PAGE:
While both snow and cold rain present challenges, snow is the lesser evil, as it doesn’t compromise the air insulation provided by the cattle’s hair, unlike rain which mats down the hair, drastically altering the critical temperature threshold for a Dry Winter Coat from 32°F to nearly 60°F.

Research suggests that for each degree below this critical temperature, a cow’s energy needs (Total Digestible Nutrients, TDN) rise by 1%, and ration digestibility decreases by 1% for every 10-degree drop, underscoring the need for enhanced feed quality as temperatures plummet.

Example of Effect of Temperature on Energy Needs
Effective Temperature Extra TDN Needed Extra Hay Needed
or, Extra Grain Needed
50 F 0 0 0
+30 F 0 0 0
10 F 20% 3.5-4 lbs 2-2.5 lbs
-10 F 40% 7-8 lbs 4-6 lbs.

In addition to the cold, winter also brings the menace of mud, potentially ramping up energy demands by 7-30%. This necessitates better feed and strategic feed management to mitigate the negative impacts discussed.

Lastly, Body Condition Scoring (BCS) is an invaluable tool for gauging the adequacy of feed, especially crucial in the final trimester of pregnancy. A 5, 6, or 7 BCS on a 1-9 scale is ideal.

A downward trend in BCS is a clear indicator of insufficient nutrition, calling for immediate diet enhancement.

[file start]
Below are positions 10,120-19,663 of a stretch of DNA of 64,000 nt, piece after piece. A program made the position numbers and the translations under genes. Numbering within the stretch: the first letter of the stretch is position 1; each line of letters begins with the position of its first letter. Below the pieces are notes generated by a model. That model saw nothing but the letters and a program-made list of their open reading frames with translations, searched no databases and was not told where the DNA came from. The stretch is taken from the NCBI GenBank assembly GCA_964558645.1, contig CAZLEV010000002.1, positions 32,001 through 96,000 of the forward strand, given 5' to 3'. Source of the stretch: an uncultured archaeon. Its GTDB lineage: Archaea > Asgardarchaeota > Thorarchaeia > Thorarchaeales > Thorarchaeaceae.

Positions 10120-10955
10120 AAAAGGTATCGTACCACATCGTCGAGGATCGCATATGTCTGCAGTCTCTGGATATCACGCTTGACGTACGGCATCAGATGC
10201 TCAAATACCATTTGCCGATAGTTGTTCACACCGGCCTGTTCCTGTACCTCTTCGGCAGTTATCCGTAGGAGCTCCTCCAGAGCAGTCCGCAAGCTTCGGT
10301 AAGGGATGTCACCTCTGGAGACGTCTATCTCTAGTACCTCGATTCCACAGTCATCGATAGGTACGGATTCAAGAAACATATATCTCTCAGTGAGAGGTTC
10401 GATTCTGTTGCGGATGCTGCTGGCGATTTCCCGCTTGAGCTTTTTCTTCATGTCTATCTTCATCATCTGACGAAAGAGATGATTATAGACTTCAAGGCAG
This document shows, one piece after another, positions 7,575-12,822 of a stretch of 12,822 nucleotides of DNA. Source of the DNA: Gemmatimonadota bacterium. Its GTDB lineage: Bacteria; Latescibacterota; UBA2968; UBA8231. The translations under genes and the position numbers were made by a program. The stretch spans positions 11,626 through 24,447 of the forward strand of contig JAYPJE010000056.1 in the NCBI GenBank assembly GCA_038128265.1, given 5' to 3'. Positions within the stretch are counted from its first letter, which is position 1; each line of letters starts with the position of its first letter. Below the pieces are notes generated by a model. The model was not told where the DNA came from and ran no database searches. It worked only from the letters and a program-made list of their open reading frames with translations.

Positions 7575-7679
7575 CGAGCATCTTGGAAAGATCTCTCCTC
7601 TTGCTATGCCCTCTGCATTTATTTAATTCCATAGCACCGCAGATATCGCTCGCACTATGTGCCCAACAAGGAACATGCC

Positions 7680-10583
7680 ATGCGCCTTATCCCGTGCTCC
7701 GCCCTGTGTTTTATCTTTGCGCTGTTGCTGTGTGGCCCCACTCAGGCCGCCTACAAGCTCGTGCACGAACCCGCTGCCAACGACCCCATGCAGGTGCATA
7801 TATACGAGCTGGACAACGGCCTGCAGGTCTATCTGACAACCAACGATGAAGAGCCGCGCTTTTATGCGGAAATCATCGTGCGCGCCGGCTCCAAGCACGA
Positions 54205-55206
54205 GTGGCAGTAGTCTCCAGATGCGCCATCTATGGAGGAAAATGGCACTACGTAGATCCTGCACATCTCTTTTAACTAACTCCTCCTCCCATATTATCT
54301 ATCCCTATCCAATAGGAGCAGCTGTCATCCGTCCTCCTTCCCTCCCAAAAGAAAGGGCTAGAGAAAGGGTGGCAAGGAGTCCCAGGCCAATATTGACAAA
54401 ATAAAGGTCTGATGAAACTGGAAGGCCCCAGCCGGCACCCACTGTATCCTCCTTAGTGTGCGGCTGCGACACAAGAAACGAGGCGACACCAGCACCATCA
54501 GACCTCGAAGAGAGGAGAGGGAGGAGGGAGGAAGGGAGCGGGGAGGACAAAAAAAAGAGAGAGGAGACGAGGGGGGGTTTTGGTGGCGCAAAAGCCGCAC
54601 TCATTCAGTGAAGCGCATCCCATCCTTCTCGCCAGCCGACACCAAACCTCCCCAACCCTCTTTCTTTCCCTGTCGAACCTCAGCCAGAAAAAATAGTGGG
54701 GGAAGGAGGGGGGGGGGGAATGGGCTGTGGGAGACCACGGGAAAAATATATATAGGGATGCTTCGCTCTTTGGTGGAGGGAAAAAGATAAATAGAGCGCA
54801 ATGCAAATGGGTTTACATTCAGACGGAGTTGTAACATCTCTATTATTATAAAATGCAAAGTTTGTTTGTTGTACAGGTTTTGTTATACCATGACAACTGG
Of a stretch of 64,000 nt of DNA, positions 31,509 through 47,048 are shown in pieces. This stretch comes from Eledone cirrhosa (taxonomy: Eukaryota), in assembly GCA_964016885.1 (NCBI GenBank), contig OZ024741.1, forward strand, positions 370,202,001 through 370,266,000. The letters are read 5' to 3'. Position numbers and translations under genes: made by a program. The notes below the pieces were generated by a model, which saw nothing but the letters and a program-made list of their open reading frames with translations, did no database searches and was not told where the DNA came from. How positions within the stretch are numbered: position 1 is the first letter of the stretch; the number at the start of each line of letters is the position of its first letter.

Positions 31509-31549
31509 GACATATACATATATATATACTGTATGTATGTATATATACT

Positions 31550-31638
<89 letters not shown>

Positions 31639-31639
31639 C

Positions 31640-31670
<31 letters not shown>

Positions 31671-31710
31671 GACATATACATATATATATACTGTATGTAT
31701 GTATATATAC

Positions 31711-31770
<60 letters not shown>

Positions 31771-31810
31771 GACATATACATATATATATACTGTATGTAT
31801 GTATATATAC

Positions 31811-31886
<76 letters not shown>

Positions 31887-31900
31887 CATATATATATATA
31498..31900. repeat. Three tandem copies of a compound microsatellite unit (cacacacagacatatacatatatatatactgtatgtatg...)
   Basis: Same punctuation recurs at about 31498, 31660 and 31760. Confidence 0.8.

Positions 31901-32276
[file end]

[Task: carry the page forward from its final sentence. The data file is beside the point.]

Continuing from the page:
Winter Wisdom for Cattle Care
Credit: UNL Beef

Climate Challenges: Shielding Livestock from Harsh Conditions

Proactive measures and careful planning can significantly enhance the comfort of your cattle during the cold winter months.


Climate Challenges

While the weather is beyond your control, diligent efforts to shield your livestock from harsh conditions are crucial.

With scorching days and freezing nights, temperature fluctuations present significant challenges for cattle. Damp conditions without a dry resting area can further stress the herd. To alleviate these difficulties, consider:

  1. Prioritizing pasture grazing over confining them to a dry lot.
  2. Providing a raised mound in dry lots for water runoff, offering cattle a dry resting place.
  3. Removing excess water from pens or lots using equipment ensures a solid, dry resting area.

Hydration Needs